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Home » Articles & News » 5 Signs–What Mentally Strong People Are Like

5 Signs–What Mentally Strong People Are Like

PV pic of chakras from book
Body areas of strength (chakras/aritu) to focus on, taken from the book Light on Reiki and Neo-African Mysticism

Here’s a great article that confirms some basics about what strong people act like. Building healthy immunity refers to the ability of the body-mind to remain strong in the face of bacterial, viral and other assaults. Those who are weak are not up to the fight.

As I’ve written in many posts and pages, one’s strength can improve when supported with superfoods, pure oils and energy practices. There are myriad ways to stay strong and much of it starts with mental attitude and mindset. Of course, if it is your time to return to Oneness, nothing stops the clock.


Here is the article

(I’ve added a few [notes] to share favorite oils and approaches):

“For so much of my life I thought “strength” was a monolith that housed multiple personality traits under one roof. Assertiveness. Independence. Tenacity. All fantastic traits independently, but together, forming a master quality called *strength.*

“I was wrong. Strength is of a different constitution altogether.

“I realized this when I started taking inventory of all the strong people in my life. My 60 year old, sweet and playful mom. My reserved and stoic grandfather. My down-to-earth, yet professional director. There are so many people in my life who I have the privilege of calling strong who share zero personality traits with each other. I mean zero. How could they each be labeled *strong* if they are so categorically different?

“This led to a discovery. Strength isn’t a personality trait; it’s a frame of mind. It’s a way of seeing yourself and others. It’s an action but also a place. A home that one both inhabits and brings with them wherever they go. [Magnify Your Purpose essential oil blend]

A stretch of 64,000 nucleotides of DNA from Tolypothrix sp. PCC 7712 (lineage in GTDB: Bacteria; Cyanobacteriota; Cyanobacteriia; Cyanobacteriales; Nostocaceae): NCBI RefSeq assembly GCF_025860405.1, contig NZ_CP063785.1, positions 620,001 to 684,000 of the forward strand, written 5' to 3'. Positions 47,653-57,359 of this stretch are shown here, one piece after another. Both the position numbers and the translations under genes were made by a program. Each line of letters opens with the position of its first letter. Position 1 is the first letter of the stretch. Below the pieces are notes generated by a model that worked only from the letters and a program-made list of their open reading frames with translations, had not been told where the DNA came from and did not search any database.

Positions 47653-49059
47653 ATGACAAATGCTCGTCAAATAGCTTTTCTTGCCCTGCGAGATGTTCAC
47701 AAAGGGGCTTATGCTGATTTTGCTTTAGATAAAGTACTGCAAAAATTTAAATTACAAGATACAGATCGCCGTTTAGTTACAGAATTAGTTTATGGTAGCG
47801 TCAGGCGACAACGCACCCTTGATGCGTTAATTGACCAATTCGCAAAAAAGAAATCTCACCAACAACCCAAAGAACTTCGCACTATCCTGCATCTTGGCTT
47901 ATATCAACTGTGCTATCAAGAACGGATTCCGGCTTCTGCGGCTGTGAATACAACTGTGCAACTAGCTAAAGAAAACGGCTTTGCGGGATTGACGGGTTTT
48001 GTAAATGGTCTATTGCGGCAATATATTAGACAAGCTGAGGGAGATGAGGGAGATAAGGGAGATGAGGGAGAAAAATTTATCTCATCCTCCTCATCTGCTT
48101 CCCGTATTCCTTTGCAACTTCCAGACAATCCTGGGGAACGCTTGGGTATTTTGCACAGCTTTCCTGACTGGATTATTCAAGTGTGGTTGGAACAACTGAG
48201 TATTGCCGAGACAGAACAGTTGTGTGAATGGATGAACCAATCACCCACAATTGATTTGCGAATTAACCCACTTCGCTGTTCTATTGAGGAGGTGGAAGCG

“Strength is challenging to quantify directly, but we know it when we see it. Here are five of the primary signs of strong people.

1. [The Strong] have successful friends.

“This is different than name dropping and “collecting” successful people. It means those in their inner circle, their tribe, are successful. I don’t necessarily mean famous. I mean good at what they do. Whether in career or relationships or something else. You see this concept everywhere in the personal growth community. Tony Robbins, Dean Graziosi, and other self-help titans tout the value of masterminds — of intentionally surrounding oneself with successful people on a regular basis to take your life to the next level. The old adage is true: iron does sharpen iron.

“A mentally weak person cannot have successful friends because it makes them insecure. Weak people must always be the *best* in the posse to gratify their own ego. A mentally strong person holds court with the successful because they are secure in their identity and know this is the only way to grow. If you’re dealing with someone who is surrounded by successful individuals, chances are they are mentally strong. [Gathering essential oil blend]

2. They are okay with being misunderstood.

“Life is an arena, and most people are spectators. I can’t claim this concept as an original thought. I borrow this metaphor from Theodore Roosevelt: